A performance index based on 11 parameters shows ports in the east and the south lag behind the others
India has been making concerted efforts to expand its merchandise exports footprint. And rightly so, as exports act as an engine of growth. The objectives of production linked incentive (PLI) schemes, and of India becoming a part of the global value chain, will be realised only when these efforts lead to increased export earnings.
Recent data suggest that exports are on the rise. However, India’s share in global exports is still hardly 2 per cent. This is a miniscule given the size of the country.
What is the root cause of this dismal performance? An oft-given reason is high logistics costs. To address this problem, policymakers are making efforts to build world class transport infrastructure. However, even as the building of hard infrastructure takes place, emphasis should be given to soft infrastructure as well. Also, upgrading of infrastructure at ports should be taken up simultaneously, as they are the last point from where goods are exported.
How do the major ports fare in terms of export related logistics? While the parameters may vary from port to port, some of them are common to all ports and can be considered as yardsticks for measuring port efficiency.
The key parameters are: (a) logistics time in hours; (b) demurrage cost as per cent of logistics cost; (c) ease of Customs and documentation measured on a scale of 1-10, with one being least hindrance; (d) cost of Customs clearings as share of total logistics cost; (e) speed money as per cent of logistics cost; (f) overall perception of bribes as hindrance to business, measured on a scale of 1-10, with one being least hindrance; (g) harassment by gangs, pilferage/ leakage, etc., measured on a scale of 1-10, with one being least hindrance; (h) time taken from unloading of cargo to Customs check at storage yard; (i) time taken from Customs check at storage yard to when goods finally move out of port for importers; (j) time taken from the cargo transported to port to inspection by CBIC officials; and (k) time taken from completion of CBIC officials’ inspection to cargo loaded on vessel.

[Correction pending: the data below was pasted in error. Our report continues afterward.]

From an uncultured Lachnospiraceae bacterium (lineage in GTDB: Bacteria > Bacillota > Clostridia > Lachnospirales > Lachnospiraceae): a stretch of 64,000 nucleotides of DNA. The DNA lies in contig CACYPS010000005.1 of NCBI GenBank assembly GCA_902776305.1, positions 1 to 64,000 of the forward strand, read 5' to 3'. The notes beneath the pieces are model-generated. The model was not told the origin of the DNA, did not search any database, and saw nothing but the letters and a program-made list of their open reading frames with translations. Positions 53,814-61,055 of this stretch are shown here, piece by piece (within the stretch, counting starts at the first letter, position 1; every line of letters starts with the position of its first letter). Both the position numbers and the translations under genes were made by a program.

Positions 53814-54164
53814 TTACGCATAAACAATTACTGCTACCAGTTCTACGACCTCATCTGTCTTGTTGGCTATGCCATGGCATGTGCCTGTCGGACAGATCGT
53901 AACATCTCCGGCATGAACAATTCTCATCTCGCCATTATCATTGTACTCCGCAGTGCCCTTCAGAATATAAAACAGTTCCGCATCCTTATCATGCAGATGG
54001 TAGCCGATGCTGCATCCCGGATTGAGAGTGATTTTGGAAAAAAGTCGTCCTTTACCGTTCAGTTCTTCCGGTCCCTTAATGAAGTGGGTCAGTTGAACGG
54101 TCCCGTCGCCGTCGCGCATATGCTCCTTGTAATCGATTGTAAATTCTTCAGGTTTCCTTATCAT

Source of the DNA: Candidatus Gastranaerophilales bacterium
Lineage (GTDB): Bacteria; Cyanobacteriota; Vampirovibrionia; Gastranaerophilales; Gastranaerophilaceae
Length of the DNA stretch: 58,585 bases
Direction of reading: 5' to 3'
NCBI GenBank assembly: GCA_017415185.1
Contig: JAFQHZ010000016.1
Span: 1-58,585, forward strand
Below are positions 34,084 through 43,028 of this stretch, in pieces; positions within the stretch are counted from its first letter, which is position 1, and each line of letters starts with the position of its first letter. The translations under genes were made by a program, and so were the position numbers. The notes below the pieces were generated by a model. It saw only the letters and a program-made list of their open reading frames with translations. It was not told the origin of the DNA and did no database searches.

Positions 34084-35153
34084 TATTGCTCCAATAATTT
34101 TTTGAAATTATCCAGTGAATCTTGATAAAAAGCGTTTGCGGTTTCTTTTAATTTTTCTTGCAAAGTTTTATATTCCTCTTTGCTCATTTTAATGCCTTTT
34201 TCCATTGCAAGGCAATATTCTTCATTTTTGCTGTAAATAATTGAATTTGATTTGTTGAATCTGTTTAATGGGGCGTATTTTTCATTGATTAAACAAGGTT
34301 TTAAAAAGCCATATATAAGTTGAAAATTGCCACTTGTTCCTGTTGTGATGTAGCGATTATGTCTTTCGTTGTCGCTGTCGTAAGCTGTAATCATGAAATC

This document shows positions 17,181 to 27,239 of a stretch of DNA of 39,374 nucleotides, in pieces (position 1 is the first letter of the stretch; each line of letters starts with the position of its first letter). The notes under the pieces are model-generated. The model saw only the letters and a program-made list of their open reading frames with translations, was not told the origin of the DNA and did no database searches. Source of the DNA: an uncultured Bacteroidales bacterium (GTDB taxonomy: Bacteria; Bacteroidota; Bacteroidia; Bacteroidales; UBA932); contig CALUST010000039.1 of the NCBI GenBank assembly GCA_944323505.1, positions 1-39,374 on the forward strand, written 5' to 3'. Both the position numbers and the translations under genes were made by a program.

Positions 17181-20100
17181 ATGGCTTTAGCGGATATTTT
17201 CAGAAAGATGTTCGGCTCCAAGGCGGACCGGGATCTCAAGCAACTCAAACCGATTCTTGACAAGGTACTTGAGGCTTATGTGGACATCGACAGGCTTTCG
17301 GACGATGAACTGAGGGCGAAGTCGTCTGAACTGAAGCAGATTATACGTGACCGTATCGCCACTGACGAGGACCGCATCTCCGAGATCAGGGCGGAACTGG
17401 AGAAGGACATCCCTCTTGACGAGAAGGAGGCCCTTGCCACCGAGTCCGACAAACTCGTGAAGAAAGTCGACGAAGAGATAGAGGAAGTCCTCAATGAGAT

About 1,200 interviews were conducted with various stakeholders dealing with export consignments at 22 major ports of India to determine their perception of the 11 parameters. A logistics performance index of each port was determined based on the raw rate collated after normalisation. The Table lists the top 5 and bottom 5 ports computed based on the index.
Differences in efficiency
The indexation exercise indicates there are significant differences in efficiency across ports. There is ample scope for several ports to improve their efficiency in handling consignments and catch up with the ports that are performing well. It must be mentioned that the ports in the eastern and the southern regions of the country significantly lag in terms of efficiency compared with those in the western and the northern regions. The sooner these ports address their logistics gaps, the easier it will be for India to become more competitive in the global market.
While exporters should see benefits in terms of logistics cost, the respective port authorities and policymakers should develop a mechanism to create a seamless system with the help of technology and digitisation, wherever required, to help the country achieve global export competitiveness.
The scope for process re-engineering should be explored to remove non-value adding, yet time consuming, nodes and identify inefficient nodes by understanding the micro-processes involved in the ecosystem. A transparent system defining responsibility and accountability, including decision-making for each node involved, needs to be incorporated in the ecosystem by introducing standard operating procedure across all activities.
Pohit is Professor, NCAER, and Mukhopadhyay is Founder Director, Ascension Centre for Research and Analytics. Views are personal